action-2277292_1920[We’re pleased to welcome author Karin Derksen of the Free University of Amsterdam (Vrije Universiteit). Derksen recently published an article in the Journal of Management Inquiry entitled “Breaking the Paradox: Understanding How Teams Create Developmental Space,” which is currently free to read for a limited time. Below, Derksen reveals her motive for pursuing her research and some of the challenges and findings:]

The motive that pursued our research

In the Netherland organisations are ever more working with teams, because teams have the potential to outperform individuals. However, teams struggle to make that happen. In previous research a model of developmental space for teams was developed to indeed outperform individuals as a team. Teams create developmental space in their interactions by undertaking four activities: creating future, reflecting, organizing and dialoguing. It appears that the more developmental space teams create the better their results. While creating developmental space, teams need to focus on the performance (creating future and organizing) and sensemaking (reflecting and dialoguing) orientations. These two orientations appear to be at odds with each other in other words, a paradox. How teams experience and handle this paradox and whether this is a critical success factor for them is not yet clear. Therefore, our research question is: How do teams experience and handle the developmental space paradox and what effect does that have?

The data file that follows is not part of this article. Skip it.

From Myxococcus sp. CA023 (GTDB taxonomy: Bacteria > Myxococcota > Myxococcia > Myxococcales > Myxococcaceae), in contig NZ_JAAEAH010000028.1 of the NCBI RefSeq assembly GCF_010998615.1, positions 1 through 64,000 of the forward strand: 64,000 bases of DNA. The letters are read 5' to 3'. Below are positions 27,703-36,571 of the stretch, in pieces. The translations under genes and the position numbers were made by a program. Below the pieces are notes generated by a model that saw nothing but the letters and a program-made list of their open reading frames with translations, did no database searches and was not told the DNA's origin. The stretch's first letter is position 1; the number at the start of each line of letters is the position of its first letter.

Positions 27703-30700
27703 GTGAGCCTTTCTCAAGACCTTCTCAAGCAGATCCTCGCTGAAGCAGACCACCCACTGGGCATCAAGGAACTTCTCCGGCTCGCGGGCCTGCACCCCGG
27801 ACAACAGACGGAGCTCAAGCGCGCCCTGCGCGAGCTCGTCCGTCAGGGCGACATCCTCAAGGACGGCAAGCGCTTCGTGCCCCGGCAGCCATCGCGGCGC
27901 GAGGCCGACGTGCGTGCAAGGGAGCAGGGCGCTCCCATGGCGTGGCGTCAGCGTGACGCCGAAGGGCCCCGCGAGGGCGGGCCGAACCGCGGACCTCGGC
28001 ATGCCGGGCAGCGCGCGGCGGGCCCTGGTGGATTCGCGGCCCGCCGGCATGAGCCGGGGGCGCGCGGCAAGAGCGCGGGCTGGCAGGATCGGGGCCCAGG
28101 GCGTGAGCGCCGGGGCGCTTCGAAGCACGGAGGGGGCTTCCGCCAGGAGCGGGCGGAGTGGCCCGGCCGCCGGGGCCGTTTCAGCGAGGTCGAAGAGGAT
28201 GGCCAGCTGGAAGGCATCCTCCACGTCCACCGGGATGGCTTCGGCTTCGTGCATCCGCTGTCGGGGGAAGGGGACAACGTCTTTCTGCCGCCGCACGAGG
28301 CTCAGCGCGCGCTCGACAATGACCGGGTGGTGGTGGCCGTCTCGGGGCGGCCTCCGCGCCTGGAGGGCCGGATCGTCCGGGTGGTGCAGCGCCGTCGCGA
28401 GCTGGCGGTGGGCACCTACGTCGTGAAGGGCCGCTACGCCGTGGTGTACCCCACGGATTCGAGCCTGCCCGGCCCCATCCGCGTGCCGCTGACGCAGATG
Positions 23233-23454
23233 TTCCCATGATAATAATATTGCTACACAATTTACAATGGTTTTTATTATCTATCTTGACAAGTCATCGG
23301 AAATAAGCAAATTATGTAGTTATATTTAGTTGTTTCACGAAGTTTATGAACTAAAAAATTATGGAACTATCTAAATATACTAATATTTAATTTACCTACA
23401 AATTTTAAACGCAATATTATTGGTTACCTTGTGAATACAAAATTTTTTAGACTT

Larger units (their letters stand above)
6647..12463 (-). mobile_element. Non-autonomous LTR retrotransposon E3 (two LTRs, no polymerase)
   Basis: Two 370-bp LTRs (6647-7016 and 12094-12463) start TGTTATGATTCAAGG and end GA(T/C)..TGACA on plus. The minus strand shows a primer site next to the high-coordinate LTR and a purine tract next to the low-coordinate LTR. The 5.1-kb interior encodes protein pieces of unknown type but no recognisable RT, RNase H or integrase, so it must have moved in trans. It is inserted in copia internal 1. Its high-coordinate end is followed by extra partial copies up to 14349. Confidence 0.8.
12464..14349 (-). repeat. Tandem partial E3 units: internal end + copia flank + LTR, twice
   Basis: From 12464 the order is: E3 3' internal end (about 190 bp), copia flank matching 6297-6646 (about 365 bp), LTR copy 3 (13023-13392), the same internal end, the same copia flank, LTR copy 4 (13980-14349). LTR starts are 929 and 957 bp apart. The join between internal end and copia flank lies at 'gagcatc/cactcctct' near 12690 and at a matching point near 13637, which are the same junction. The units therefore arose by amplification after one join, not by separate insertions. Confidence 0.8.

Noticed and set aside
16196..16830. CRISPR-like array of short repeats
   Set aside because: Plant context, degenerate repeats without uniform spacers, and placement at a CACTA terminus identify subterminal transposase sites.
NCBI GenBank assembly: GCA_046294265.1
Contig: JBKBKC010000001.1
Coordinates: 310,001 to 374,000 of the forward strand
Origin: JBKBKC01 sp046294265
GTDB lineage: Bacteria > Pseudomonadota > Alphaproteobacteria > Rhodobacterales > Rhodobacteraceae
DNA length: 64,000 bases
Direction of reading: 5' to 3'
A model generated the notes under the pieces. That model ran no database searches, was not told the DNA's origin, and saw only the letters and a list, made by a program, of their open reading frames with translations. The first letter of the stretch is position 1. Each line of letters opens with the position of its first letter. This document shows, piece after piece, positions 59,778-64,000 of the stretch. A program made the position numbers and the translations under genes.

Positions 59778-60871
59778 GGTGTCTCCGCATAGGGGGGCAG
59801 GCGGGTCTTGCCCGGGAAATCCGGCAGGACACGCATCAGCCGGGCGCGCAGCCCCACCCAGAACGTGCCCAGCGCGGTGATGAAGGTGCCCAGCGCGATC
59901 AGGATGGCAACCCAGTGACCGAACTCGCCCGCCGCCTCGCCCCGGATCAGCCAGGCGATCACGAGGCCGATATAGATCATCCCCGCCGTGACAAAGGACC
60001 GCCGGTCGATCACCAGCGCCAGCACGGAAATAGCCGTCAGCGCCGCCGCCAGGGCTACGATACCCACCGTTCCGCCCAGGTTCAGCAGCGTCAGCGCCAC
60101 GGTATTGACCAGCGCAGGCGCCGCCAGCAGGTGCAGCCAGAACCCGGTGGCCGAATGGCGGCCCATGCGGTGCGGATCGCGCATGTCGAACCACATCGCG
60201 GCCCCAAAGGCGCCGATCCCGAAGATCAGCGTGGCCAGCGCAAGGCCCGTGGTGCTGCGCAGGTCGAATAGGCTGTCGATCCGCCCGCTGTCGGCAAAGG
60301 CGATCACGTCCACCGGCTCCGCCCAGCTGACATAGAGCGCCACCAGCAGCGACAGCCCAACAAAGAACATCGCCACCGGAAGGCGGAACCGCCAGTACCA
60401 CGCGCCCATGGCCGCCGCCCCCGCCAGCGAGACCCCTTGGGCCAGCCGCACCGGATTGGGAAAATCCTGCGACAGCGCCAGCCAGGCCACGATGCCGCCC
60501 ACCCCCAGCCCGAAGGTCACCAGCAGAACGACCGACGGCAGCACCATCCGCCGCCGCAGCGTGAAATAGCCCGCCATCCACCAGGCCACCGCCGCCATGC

Research challenges and surprising findings

There is a rapid growth of research on paradoxes. However, the commonalities across studies remain unclear, with each study presenting its own solutions to handling paradoxes. We picked up the challenge to present an overview of the literature about handling paradoxes and empirically test the findings. Unraveling the process of handling paradoxes by studying the literature led us to the idea that handling paradoxes involves a process of making choices, consciously or unconsciously, in which each choice influences the next step taken. Bringing the outcomes of different studies together, we discern the three following steps in the process of handling paradoxes: 1) recognizing the paradox; 2) responding to the paradox; 3) deploying coping strategies. In our study we present these steps in an overview and tested this empirically. Recognizing the paradox and embracing the two sides of the paradox seem to fuel team success.

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Group decision making: Are you the bully?